SEARCHING FOR SIGNS OF LIFE, A ZUIHITSU
~for Audrey Rían
Even in the sluggish hours, I listen for signs of life. And when the moon clicks into the night sky, I hear it calling.
According to NASA, we are returning to the moon. We’ve missed her or maybe she’s missed us.
I text my friend Lynda. We’ve lost touch. I am worried. Dark side of the moon kind of worried. She texts back. We make space on our calendars. I star the time.
When I balance on the white picket fence my love built, I wonder if there are limits to the liminal. Above me, the crows perch on the telephone wire. No one uses landlines anymore. We are all relics of a recent past.
I have circled the earth of my midlife crisis. From far away, it looks so peaceful, and blue.
Somewhere down there is a ship. My mother walks in circles on its deck as it lays anchored in the blue.
On Google Earth, I drop in on my children. At one son’s, I see the blue Suburu parked in the driveway. They are growing a baby. She is tethered by umbilical as she floats in the space of my daughter-in-law.
At another son’s, I see the sea restless on the continental edges. He wrestles the contours of a new geography. Even my daughter’s dog looks up from her backyard, barks at my strangeness.
This is to say, I need to feel the earth when the next space mission lifts off, to feel the vibrations of my granddaughter’s heartbeat.
This is to say, when the harvest moon rises next September, gaudy and golden, I will greet it holding a sign of life.
THE WEATHER LETTERS
Hello Mother let’s sit in the garden.
Boughs stripped yet neon lit in the sun’s fade.
We’ve come to ward off winter—
watch the teals slice the pond’s surface.
Shall I memorialize you? Make
this bench yours, always. West facing.
I can’t sit with that pain, yet.
Before the sunset, the leaves to be raked—
a stunning heartbreak of yellow, orange, red.
If we stop for every historic mark, we will never
arrive at the clutch of bleeding heart,
like clasped hands genuflecting against the chill.
Tie the camas in ribbon, bind the sun’s ceding rays.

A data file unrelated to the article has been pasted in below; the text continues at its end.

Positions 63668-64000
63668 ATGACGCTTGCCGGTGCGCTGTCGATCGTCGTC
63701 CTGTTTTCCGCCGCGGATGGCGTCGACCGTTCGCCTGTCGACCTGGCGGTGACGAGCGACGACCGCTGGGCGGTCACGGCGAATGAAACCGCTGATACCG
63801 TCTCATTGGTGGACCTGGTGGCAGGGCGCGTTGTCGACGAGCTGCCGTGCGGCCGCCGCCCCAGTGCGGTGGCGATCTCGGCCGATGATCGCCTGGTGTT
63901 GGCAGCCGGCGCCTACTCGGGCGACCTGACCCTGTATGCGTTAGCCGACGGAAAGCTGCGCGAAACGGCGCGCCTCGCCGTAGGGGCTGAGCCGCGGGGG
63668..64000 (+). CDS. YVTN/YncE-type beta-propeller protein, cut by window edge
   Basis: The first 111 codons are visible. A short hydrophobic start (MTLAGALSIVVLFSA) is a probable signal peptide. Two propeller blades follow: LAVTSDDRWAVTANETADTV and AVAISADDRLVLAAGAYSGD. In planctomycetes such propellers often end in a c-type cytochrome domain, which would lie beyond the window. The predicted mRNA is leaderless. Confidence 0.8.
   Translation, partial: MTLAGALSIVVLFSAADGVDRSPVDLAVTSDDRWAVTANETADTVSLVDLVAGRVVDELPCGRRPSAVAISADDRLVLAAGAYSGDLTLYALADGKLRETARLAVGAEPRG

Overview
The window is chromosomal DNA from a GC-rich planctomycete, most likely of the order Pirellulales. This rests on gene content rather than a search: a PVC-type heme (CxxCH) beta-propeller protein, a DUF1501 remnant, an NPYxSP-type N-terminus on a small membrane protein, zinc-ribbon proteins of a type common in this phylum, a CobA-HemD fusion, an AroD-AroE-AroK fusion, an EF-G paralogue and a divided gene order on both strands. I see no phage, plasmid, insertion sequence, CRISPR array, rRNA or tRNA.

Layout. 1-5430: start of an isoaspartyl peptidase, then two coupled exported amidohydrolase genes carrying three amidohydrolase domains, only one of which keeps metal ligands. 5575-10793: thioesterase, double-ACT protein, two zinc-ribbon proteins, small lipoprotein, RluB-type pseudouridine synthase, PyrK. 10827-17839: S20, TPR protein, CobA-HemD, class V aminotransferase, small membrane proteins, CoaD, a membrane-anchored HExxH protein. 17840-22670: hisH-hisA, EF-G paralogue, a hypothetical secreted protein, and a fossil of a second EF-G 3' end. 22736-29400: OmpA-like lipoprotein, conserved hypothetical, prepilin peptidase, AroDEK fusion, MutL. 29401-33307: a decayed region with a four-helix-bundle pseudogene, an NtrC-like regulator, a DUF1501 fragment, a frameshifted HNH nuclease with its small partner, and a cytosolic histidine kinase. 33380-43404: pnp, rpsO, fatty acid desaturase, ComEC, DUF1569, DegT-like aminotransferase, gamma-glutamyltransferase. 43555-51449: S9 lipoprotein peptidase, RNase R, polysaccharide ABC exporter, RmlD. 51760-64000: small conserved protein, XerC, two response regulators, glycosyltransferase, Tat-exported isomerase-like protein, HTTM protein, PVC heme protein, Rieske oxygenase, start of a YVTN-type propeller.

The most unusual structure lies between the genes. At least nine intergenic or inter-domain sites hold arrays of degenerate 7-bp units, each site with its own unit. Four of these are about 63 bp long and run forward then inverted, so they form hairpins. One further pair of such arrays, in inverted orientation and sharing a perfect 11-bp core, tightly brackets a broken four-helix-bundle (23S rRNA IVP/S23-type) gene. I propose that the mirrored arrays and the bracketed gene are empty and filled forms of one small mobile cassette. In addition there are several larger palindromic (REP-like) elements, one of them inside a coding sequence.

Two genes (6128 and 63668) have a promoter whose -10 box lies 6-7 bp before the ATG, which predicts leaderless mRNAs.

I will lay them at your feet, Mother.
O the sky’s a swell of questioning clouds.
Such is the uncontrollable nature of weather,
the hormonal tic of desire, or time’s constant presence.
O let us return to those once windowed days. O
how the air cradled our laughter like the spray
of your Norell. What lingers—
I can still hear the dinner chime,
the chair scrape of family.
One day, we’ll lie beneath the stink
of marigolds. But not today—
when the trees shake their tamarind leaves.
and I’ve yet to harvest the potatoes.
We’ve forgotten how to lace our boots.
As if winter arrived backwards:
The Weather Letters, page 2
snow, leaves falling, ripening tomatoes,
Our dog sniffs the snow, pees.
We crunch toward home.
The sun, a blue sky—
distractions as we bury
the year before it’s even begun. Perished
like camellias glazed by frost.
And there, a woodpecker, carving our names.
Heidi Seaborn is author of PANK Poetry Prize winner An Insomniac’s Slumber Party with Marilyn Monroe, the acclaimed debut Give a Girl Chaos and Comstock Chapbook Award-winning Bite Marks. Recent work in Beloit Poetry Journal, Brevity, Copper Nickel, Cortland Review, Diode, Financial Times of London, The Missouri Review, The Offing, The Slowdown and the Washington Post. Heidi is Executive Editor of The Adroit Journal and holds an MFA from NYU. heidiseabornpoet.com